PR storytelling can come in primarily written text, too, such as blogs, articles, press releases, and even email newsletters. Check out this example from Airtable. The brand’s story revolves around the email recipient as the main character. Then the brand segues into its call to action on templates:/wp-content/uploads/2020/10/email-marketing-example-by-Airtable.png
To connect with your audience better you can use customer engagement tools like involve.me. Create knowledge quizzes, feedback surveys and product recommendations to please your audience and keep them on your website longer.
3. Start Scripting Your Story
Okay, so it's time to start scripting your story. You can start by going back to your business core and story messages. Consider them when coming up with your story.
Put yourself in the shoes of your target audience. Apart from going back to your audience persona, look at customer testimonials and use quizzes to collect information about what the audience thinks of your brand. You can use this data to create a storyline that resonates with your audience.
Also pay attention to your tone of voice. For example you might be able to connect with your audience faster by being emotional and authentic.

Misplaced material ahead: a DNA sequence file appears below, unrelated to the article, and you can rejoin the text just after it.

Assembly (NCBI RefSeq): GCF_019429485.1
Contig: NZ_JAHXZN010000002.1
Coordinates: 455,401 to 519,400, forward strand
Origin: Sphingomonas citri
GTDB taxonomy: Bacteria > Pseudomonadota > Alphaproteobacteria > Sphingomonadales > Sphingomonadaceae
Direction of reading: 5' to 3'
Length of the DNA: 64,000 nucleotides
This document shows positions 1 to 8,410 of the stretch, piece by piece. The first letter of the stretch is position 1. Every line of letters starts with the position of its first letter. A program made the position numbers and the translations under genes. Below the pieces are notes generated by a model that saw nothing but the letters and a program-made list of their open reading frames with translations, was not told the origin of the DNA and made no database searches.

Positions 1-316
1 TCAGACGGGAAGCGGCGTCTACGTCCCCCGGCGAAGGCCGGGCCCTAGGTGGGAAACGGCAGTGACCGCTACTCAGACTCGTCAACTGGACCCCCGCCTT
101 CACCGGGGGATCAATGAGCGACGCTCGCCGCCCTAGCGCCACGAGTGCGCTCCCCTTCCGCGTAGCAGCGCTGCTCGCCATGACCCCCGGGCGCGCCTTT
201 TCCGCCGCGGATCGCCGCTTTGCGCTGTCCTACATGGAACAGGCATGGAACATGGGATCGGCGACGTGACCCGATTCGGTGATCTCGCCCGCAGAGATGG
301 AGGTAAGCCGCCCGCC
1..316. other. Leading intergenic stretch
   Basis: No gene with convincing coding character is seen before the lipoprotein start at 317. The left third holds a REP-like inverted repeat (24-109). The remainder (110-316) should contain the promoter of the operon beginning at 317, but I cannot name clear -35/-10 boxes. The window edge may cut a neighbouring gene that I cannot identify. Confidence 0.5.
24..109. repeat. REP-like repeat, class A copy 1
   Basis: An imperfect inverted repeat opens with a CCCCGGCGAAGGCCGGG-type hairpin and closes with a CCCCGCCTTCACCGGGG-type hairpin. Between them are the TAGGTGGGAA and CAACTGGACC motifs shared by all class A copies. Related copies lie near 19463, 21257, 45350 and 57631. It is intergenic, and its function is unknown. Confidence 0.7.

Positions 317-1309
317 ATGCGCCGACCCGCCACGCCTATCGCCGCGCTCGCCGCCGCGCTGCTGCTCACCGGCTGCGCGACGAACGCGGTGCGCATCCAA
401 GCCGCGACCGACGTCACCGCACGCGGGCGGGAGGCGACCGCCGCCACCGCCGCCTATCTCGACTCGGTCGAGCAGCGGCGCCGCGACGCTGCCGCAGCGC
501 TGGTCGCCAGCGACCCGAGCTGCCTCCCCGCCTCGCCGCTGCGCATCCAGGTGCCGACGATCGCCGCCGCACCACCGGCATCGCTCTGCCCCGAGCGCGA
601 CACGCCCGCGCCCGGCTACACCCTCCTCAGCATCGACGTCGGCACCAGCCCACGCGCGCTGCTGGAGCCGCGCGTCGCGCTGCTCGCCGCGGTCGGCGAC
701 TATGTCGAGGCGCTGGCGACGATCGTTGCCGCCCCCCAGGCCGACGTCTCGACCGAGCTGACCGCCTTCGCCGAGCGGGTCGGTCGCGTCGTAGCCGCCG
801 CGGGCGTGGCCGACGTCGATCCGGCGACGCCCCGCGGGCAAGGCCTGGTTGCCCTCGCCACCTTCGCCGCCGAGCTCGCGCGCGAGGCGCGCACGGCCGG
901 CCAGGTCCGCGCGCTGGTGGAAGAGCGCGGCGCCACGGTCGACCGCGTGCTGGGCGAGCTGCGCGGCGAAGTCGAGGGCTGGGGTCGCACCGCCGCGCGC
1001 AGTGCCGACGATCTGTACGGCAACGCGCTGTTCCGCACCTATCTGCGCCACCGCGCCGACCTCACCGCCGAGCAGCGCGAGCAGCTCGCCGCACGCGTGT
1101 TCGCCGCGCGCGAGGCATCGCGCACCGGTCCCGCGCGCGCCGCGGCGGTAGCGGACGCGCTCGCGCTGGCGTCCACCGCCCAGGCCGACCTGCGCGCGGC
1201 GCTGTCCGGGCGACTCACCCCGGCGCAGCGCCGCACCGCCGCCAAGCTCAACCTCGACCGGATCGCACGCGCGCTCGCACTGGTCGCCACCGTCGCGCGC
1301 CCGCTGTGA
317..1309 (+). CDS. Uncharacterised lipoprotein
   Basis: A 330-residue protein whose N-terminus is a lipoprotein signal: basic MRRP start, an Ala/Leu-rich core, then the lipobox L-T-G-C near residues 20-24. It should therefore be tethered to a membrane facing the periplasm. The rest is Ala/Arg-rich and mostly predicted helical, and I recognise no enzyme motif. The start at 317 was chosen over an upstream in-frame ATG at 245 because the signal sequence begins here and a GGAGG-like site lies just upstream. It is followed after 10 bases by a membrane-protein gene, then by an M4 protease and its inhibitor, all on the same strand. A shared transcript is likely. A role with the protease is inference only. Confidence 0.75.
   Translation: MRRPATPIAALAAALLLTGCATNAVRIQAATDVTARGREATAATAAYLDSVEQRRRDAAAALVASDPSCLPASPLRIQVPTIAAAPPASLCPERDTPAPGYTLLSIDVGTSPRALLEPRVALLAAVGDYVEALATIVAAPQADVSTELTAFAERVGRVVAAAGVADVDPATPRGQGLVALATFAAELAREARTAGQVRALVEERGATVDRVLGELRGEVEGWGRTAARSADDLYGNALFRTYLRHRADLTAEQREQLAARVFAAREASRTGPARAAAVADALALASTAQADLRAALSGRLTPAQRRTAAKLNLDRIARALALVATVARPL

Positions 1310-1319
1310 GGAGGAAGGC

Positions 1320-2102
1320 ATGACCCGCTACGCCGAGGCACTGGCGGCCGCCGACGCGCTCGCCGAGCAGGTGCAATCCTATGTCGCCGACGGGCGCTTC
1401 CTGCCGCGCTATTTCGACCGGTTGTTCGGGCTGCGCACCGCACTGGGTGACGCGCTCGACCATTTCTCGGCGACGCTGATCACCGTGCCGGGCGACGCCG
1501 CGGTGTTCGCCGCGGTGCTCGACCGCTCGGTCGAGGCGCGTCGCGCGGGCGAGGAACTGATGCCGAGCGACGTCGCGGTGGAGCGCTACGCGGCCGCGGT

Nike has been using this strategy for years. In its ads and other promotional materials, Nike has portrayed sports as a force for good for society.
Check out the "You Can't Stop Us" commercial, which celebrates the power of sports that unites people, advocates for change and promotes equality:
Still do not know how to write your PR story? Here are more great examples to draw inspiration from:
Disney's ad for Disneyland in Paris is a perfect example of the power of PR storytelling.
The company uses anthropomorphism–or the attribution of human emotions to non-humans–to convey the magic and excitement that children feel for Disneyland.